Influencers 🤝🏽 Government

Big-name creators are interviewing ministers or issuing public advisories in ads with little in the way of disclosures. What’s next? Also in today’s edition: after the Adipurush washout, it looks like only Hollywood can save the day for multiplexes.

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Are we in the Influencer Golden Age? Indian content creators started with humble, relatable vlogs, then graduated to subtle brand plugs in their videos. But then, the lockdown happened, and the so-called creator economy just exploded. We’re practically drowning in videos, podcasts, YouTube sketches, brand collabs, and entire series of branded content of all genres. Insta celebs have launched brands of their own or they’re showing up in web series and films. So, it was only a matter of time before they made their way to one of India’s biggest clients: the government.

Going Live with Government

BeerBiceps/Instagram

BeerBiceps aka Ranveer Allahbadia has been making videos on YouTube since 2015. This is his very first video, where he introduces himself as a 22-year-old engineering graduate and fitness trainer and talks about how he got fit. For two good years, his videos largely focused on fitness, with a smattering of dating advice.

But today, only one of BeerBiceps’ top 10 videos by views is fitness related. His fifth most popular video, with over 5.5 million views and counting, is from just 11 days ago. It’s an interview with India’s minister for external affairs, S Jaishankar. You’d think this is a massive departure from health food recipes and Tinder tips. But it’s in line with Allahbadia’s more recent emphasis on interviews and explainer videos on current affairs and culture.

In the last two weeks, Allahbadia has also done interviews with Piyush Goyal, who heads two cabinet ministries, and Rajeev Chandrasekhar, minister of state for the Ministry of Electronics and Information Technology (MeitY). The interviews are fairly long and touch on several subjects, from thoughts on Web3 and cryptocurrency to India’s foreign policy challenges to messages for India’s youth. But all three have sections plugging the achievements of the Narendra Modi-led government, notes on its leaders past and present, and defence from common criticism of those in power.

In short, these interviews seem to be branded content, just like a lot of other influencer videos. But the interviews don’t have any clear disclosures and appear “organic”. And all this is happening in the run-up to India’s general election scheduled for 2024.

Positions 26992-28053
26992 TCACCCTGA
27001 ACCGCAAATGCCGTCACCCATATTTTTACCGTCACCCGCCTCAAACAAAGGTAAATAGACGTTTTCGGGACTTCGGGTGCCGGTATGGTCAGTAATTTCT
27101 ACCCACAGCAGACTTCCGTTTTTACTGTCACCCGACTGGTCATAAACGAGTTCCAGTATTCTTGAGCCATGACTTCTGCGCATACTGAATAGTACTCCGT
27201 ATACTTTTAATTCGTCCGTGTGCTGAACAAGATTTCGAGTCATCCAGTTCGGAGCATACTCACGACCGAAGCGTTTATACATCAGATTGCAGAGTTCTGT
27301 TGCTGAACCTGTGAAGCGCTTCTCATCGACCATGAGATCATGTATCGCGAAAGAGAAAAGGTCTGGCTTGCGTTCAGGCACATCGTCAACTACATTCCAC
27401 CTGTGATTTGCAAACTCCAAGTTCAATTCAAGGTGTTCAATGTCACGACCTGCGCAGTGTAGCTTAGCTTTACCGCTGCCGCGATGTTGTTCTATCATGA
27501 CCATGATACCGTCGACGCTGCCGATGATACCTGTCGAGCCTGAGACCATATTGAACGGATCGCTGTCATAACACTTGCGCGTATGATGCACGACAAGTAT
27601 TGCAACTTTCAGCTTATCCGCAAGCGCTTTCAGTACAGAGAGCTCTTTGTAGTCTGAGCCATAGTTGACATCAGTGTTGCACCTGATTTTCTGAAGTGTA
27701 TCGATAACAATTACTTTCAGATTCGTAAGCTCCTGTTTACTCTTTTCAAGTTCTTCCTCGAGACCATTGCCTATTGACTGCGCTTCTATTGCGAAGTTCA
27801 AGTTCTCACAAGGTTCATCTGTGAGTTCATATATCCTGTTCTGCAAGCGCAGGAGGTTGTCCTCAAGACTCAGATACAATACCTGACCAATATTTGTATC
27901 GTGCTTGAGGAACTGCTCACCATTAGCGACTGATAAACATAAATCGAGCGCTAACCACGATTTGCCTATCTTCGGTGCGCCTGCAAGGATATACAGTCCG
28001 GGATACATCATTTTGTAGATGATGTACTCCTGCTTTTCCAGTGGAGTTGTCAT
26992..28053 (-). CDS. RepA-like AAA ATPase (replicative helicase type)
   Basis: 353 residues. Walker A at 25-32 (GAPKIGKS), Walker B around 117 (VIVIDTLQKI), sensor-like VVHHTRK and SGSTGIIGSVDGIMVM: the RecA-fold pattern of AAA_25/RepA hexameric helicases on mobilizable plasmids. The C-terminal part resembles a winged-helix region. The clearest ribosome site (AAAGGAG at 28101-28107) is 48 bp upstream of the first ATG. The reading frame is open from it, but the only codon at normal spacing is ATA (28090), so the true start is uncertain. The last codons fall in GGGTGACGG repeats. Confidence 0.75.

These videos are also getting attention because it seems to be the first time that the central government is doing “branded” content with independent creators. And because there was no clarity on how exactly these government functionaries were appearing on a podcast talking about their political party, it got a little complicated.

Apar Gupta, lawyer and founder of the advocacy group Internet Freedom Foundation, pointed out that MeitY had issued a formal document to engage an influencer marketing agency. There were speculations that Allahbadia’s influencer management firm Monk Entertainment may have been officially appointed to make content for the government. If so, could it be the government was using public funds to market itself before the general elections?

This formal document (pdf) was issued in April, calling for social media or influencer management agencies to work for MyGov, a government platform run by MeitY. This is what the document says about the scope of work:

“The Agency will be required to provide services at every stage of the influencer marketing campaign - from discovering the right mix of influencers based on the campaign objectives, through influencer management, assisting with content creation and media planning & execution, to analyzing and reporting on a campaign’s success.”

- Request for Empanelment (RFE), MyGov

MyGov has released several tenders in the past for creative agencies and advertising firms. But this was the first time since it was set up in 2014 that it issued a call for influencer management firms.

Viraj Sheth, co-founder of Monk Entertainment, says the firm is not empanelled with MeitY or any other ministry. It’s unclear which agency, if any, was picked to fulfil this tender’s requirements. Getting that information will probably require a written request to MeitY under the Right To Information Act.

“MyGov gave us access to these ministers. Our podcasts are always produced by our in-house team,” Sheth told The Impression, adding that MyGov didn’t pay them or pick up any production costs, such as shooting or location costs. “We have a team of videographers and editors who take care of the production aspect of the podcast,” Sheth said. “We thought it would be interesting to have the cabinet ministers speak directly to the youth. Our goal is to be able to provide a platform where we bring in successful folks from various industries and present it to our audience.”

Fellow influencer Raj Shamani has also done interviews in the past two weeks with Madhya Pradesh chief minister Shivraj Singh Chouhan and Nitin Gadkari, Union minister of road transport and highways. Madhya Pradesh is going to the polls later this year.

Allahbadia’s episodes have done reasonably well: his interview with Piyush Goyal has over a million views, and the one with Chandrasekhar has over 200,000. Shamani’s interview with Gadkari has over two million views. And Sheth says Monk Entertainment is planning more for BeerBiceps. “We will be bringing on more political leaders from various other parties on our podcast as well.”